The intestacy rules
When a person dies without a valid will, they are said to have died intestate. In this situation, the Administration of Estates Act, 1925 sets out the rules as to who receives what.
The intestacy rules have been recently changed by the Inheritance and Trustees Powers Act 2014 (ITPA 2014).
The starting point
The starting point is that any debts, including mortgages and other loans, that the deceased has must be repaid in full.
Specific family circumstances
The balance of the deceased’s assets can then be distributed. The order in which this distribution takes place will depend on the deceased’s specific family circumstances.
1. If there is a spouse or civil partner and children
Previously, the spouse or civil partner received the personal chattels and the first £250,000; and a life interest in half of what is left (for example, the income if the money is invested). After 1st October, 2014, the spouse or civil partner receives one half of the residue (the amount above £250,000) in full; not just the income but the capital as well.
The capital passes to the children when the surviving spouse or civil partner dies.
The children share equally between them half of what is left immediately (provided they are 18 or over. If not their share is held in trust until they are 18) and the other half when the surviving spouse or civil partner dies.
If one of the children dies, leaving children then these grandchildren share their parents’ share. Adopted children have rights to inherit under the rules of intestacy; this includes step-children who have been adopted by their step-parent.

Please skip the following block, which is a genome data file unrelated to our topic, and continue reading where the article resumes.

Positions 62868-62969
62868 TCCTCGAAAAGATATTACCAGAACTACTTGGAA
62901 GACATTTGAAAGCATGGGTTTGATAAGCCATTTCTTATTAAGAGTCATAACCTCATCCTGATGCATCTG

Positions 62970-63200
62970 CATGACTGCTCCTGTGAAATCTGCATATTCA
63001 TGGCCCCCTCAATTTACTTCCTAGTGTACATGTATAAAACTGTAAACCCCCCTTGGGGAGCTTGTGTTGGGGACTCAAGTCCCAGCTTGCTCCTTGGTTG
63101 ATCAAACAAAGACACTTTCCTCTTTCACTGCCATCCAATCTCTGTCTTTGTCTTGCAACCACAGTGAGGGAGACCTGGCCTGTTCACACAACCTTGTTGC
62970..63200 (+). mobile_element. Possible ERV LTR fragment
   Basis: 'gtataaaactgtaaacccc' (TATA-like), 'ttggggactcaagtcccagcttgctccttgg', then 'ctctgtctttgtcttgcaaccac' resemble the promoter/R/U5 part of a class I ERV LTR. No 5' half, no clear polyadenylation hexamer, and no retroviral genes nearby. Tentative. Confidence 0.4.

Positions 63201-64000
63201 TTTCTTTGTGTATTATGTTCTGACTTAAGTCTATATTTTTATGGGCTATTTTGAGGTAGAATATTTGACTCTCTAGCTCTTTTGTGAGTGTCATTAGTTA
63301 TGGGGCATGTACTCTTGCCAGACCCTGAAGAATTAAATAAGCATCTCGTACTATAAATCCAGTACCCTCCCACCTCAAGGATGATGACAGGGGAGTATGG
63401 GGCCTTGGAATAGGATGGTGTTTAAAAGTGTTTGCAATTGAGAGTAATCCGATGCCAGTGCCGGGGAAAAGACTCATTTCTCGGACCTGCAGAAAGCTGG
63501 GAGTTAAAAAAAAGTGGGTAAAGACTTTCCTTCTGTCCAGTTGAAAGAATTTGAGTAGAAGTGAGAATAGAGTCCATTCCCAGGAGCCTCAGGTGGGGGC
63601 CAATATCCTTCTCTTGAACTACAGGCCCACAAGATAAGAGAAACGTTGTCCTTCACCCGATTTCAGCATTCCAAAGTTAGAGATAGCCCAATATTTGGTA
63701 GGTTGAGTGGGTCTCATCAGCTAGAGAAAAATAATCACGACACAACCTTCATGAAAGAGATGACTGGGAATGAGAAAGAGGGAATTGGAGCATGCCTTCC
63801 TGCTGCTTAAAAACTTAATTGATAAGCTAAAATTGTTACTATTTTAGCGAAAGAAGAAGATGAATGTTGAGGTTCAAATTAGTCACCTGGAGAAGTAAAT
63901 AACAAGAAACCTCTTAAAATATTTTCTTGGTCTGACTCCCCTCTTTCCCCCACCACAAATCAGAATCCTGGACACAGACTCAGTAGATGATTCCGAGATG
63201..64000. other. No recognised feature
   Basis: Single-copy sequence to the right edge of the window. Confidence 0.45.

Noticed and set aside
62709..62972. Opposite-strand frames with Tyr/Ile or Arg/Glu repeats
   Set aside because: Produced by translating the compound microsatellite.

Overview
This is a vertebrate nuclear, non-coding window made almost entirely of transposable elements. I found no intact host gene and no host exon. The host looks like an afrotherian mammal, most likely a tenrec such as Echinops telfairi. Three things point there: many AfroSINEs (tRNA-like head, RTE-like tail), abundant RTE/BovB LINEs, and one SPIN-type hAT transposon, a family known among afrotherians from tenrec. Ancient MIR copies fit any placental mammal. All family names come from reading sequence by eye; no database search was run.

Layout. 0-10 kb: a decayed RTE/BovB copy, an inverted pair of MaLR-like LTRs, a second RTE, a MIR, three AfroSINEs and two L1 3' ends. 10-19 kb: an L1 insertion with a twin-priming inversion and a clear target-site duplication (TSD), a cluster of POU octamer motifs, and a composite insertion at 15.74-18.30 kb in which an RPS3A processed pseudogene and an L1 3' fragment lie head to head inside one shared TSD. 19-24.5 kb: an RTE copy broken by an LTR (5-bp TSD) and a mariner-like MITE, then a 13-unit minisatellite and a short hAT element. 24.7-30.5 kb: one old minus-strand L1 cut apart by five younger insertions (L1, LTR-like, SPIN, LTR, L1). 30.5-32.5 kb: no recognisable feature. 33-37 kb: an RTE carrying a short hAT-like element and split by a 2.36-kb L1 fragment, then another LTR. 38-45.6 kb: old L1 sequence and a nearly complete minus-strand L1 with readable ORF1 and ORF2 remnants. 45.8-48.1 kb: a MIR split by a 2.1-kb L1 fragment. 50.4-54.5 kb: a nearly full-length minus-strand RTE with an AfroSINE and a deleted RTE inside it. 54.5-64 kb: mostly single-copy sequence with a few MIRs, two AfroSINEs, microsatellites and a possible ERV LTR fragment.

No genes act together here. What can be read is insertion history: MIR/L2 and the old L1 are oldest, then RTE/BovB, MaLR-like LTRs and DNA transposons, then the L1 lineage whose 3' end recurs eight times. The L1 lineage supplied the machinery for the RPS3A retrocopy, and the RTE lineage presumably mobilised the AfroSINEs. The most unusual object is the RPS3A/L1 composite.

Please note that ‘Chattels’ have been redefined in the 2014 Act as anything that is not monetary, business assets or ‘held as an investment.’
2. If there is a spouse or civil partner but no other relatives
The spouse or civil partner receives everything.
3. If there is a spouse or civil partner and relatives but no children
The spouse or civil partner now receives everything.
4. If there are children but no living spouse or civil partner
The children share everything equally.
If one of the children has died, leaving children then these grandchildren will share their parent’s share equally.
5. If there is no spouse or civil partner and no children
Everything will pass to the next available group of relatives in the following order:
The deceased’s parents;
Brothers or sisters of the deceased who have the same parents;
The deceased’s uncles and aunts of the ‘whole blood’ (which means the brothers and sisters of the parents of the deceased provided they had the same mother and father as the deceased’s parents);
The deceased’s uncles and aunts of the ‘half blood’ (which means brothers and sisters of the parents of the deceased who had only the same mother or father);
The Crown (the government).
The information which we provide through Lasting Post is in outline for information or educational purposes only. The information is not a substitute for the professional judgment of a solicitor, accountant or other professional adviser. We cannot guarantee that information provided by Lasting Post will meet your individual needs, as this will very much depend on your individual circumstances. You should therefore use the information only as a starting point for your enquiries.